Journal of Clinical Virology | Available online 13 May 2020, 104437 | In Press, Journal Pre-proof | Short communication

SARS-CoV-2-specific antibody detection in healthcare workers in Germany with direct contact to COVID-19 patients

Johannes Korth a, Benjamin Wilde a, Sebastian Dolff b, Olympia E. Anastasiou c, Adalbert Krawczyk b, Michael Jahn a, Sebastian Cordes d, Birgit Ross e, Stefan Esser f, Monika Lindemann g, Andreas Kribben a, Ulf Dittmer c, Oliver Witzke b, Anke Herrmann c

a Department of Nephrology, University Hospital Essen, University of Duisburg-Essen, Hufelandstr. 55, 45147 Essen, Germany; b Department of Infectious Diseases, West German Centre of Infectious Diseases, University Hospital Essen, University of Duisburg-Essen, Hufelandstr. 55, 45147 Essen, Germany; c Institute for Virology, University Hospital Essen, University of Duisburg-Essen, Virchowstr. 179, 45147 Essen, Germany; d Department of Pneumology, University Hospital Essen, University Hospital Essen, Tüschener Weg 40, 45239 Essen, Germany; e Hospital Hygiene, University Hospital Essen, University Duisburg-Essen, Hufelandstr. 55, 45147 Essen, Germany; f Clinic of Dermatology, University Hospital Essen, University of Duisburg-Essen, Hufelandstr. 55, 45147 Essen, Germany;  g Institute for Transfusion Medicine, University Hospital Essen, University of Duisburg-Essen, 45147 Essen, Germany

Received 5 May 2020, Accepted 10 May 2020, Available online 13 May 2020.

DOI: https://doi.org/10.1016/j.jcv.2020.104437

 

Highlights

  • The average SARS-CoV-2 seroprevalence in healthcare workers of a a tertiary hospital, University Hospital Essen, Germany was 1.6% in the period between March to April 2020.
  • The local hygiene standards seem to be effective to prevent patient-to-staff virus transmission at the designated COVID-19 units wards.

 

Abstract

Background

The novel coronavirus SARS-CoV-2 is associated with a severe respiratory manifestation, COVID-19, and presents a challenge for healthcare systems worldwide. Healthcare workers are a vulnerable cohort for SARS-CoV-2 infection due to frequent and close contact to patients with COVID-19.

Study design

Serum samples from 316 healthcare workers of the University Hospital Essen, Germany were tested for SARS-CoV-2-IgG antibodies. A questionnaire was used to collect demographic and clinical data. Healthcare workers were grouped depending on the frequency of contact to COVID-19 patients in high-risk-group (n = 244) with daily contact to known or suspected SARS-CoV-2 positive patients, intermediated-risk-group (n = 37) with daily contact to patients without known or suspected SARS-CoV-2 infection at admission and low-risk-group (n = 35) without patient contact.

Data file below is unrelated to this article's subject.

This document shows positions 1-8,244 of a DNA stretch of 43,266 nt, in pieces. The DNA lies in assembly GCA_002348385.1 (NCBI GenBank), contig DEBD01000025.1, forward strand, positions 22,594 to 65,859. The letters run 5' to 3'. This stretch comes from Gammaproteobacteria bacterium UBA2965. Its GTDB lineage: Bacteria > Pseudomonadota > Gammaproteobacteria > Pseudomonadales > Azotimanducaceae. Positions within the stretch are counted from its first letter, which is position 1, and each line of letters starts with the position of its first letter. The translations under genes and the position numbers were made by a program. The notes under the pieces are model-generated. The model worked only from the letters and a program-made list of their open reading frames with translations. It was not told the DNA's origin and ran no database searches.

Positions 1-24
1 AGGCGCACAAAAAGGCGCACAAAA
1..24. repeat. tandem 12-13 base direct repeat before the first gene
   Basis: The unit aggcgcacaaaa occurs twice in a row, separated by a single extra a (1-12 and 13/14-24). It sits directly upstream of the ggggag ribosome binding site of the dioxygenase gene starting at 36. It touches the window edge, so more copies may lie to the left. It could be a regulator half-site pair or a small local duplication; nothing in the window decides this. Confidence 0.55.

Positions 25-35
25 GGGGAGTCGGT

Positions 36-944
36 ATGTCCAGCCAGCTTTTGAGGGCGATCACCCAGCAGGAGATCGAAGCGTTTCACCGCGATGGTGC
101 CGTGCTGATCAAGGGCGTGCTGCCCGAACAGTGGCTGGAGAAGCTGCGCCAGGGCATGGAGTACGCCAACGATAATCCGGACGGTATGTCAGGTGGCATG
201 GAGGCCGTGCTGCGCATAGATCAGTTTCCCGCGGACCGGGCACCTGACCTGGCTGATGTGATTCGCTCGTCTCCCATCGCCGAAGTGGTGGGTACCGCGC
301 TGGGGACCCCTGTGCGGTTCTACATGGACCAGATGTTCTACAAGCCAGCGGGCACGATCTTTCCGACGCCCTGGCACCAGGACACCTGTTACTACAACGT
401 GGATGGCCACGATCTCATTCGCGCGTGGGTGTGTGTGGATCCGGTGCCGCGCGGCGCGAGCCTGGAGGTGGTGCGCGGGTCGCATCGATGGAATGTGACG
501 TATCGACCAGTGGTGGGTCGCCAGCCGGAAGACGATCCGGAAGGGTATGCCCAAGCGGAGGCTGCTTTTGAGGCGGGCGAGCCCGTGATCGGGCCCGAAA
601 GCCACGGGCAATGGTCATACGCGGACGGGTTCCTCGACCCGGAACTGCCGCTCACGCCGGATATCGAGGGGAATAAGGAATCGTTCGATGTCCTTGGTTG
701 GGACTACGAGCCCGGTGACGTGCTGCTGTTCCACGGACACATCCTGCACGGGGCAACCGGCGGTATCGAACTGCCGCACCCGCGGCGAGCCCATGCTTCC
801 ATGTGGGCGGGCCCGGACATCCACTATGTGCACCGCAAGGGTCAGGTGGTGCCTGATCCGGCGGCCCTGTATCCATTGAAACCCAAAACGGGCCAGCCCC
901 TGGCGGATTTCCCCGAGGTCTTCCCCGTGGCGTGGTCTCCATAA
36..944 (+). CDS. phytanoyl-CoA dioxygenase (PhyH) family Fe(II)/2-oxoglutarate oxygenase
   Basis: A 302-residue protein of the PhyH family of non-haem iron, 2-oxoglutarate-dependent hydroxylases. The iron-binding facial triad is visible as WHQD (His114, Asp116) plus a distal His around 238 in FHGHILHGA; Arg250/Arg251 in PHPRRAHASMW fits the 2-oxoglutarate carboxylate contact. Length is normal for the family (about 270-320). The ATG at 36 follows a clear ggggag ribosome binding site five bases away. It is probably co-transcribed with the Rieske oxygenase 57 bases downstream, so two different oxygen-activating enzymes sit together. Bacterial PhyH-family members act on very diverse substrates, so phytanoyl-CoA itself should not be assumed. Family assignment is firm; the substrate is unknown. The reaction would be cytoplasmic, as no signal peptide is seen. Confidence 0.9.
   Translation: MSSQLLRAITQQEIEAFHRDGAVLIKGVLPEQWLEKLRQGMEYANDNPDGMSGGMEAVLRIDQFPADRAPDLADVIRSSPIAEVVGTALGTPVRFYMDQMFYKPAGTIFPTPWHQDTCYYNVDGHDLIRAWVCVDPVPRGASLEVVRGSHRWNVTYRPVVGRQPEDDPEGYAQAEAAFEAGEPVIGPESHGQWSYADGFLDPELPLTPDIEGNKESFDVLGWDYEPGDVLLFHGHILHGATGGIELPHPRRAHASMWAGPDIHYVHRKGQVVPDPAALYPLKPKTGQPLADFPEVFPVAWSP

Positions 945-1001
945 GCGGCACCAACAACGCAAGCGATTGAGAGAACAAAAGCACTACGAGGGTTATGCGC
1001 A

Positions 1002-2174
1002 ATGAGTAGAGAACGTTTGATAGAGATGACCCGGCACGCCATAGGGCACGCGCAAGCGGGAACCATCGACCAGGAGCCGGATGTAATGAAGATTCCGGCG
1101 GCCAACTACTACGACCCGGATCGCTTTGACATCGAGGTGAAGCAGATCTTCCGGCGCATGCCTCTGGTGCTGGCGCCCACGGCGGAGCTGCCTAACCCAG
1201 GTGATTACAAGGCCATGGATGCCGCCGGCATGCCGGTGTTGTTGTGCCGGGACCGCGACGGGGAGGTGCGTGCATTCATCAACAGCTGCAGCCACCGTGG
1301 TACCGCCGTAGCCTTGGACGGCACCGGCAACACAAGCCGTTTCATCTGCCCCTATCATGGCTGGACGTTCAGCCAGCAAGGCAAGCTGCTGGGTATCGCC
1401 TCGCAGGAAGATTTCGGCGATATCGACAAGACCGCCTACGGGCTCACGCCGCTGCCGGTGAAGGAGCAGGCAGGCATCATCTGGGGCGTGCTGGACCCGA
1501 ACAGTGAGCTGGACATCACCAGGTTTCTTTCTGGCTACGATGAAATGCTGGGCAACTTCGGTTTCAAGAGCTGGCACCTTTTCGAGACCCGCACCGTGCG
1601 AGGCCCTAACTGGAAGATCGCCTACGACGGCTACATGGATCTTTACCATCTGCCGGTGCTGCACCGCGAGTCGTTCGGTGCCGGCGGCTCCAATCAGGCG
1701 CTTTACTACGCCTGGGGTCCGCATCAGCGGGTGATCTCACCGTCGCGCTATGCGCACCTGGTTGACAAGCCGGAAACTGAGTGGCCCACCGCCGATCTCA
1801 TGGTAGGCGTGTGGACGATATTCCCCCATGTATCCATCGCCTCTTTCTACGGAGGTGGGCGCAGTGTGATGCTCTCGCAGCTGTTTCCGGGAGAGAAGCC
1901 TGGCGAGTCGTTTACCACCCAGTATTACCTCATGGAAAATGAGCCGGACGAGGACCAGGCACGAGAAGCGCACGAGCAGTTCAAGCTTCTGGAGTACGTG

Results

In 5 of 316 (1.6%) healthcare workers SARS-CoV-2-IgG antibodies could be detected. The seroprevalence was higher in the intermediate-risk-group vs. high-risk-group vs. 2/37 (5.4%) vs. (3/244 (1.2%), p = 0.13). Four of the five subject were tested negative for SARS-CoV-2 via PCR. One (20%) subject was not tested via PCR since he was asymptomatic.

Conclusion

The overall seroprevalence of SARS-CoV-2 in healthcare workers of a tertiary hospital in Germany is low (1.6%). The data indicate that the local hygiene standard might be effective.

Keywords: SARS-CoV-2; COVID-19; Serology; Seroprevalence; HCWs; PPE; Germany.

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#Epidemiology of and #Risk #Factors for #Coronavirus Infection in #HCWs: A Living Rapid Review (Ann Intern Med., abstract)

[Source: Annals of Internal Medicine, full page: (LINK). Abstract, edited.]

Epidemiology of and Risk Factors for Coronavirus Infection in Health Care Workers: A Living Rapid Review

Roger Chou, MD; Tracy Dana, MLS; David I. Buckley, MD, MPH; Shelley Selph, MD, MPH; Rongwei Fu, PhD; Annette M. Totten, PhD

 

Abstract

Background:

Health care workers (HCWs) are at risk for severe acute respiratory syndrome-coronavirus-2 (SARS-CoV-2) infection.

Purpose:

To examine the burden of SARS-CoV-2, SARS-CoV-1, and Middle Eastern respiratory syndrome (MERS)-CoV on HCWs and risk factors for infection, using rapid and living review methods.

Data Sources:

Multiple electronic databases including the WHO Database of Publications on Coronavirus Disease and medRxiv preprint server (2003 through 27 March 2020, with ongoing surveillance through 24 April 2020), and reference lists.

Study Selection:

Studies published in any language reporting incidence of or outcomes associated with coronavirus infections in HCWs and studies on the association between risk factors (demographic characteristics, role, exposures, environmental and administrative factors, and personal protective equipment [PPE] use) and HCW infections. New evidence will be incorporated on an ongoing basis by using living review methods.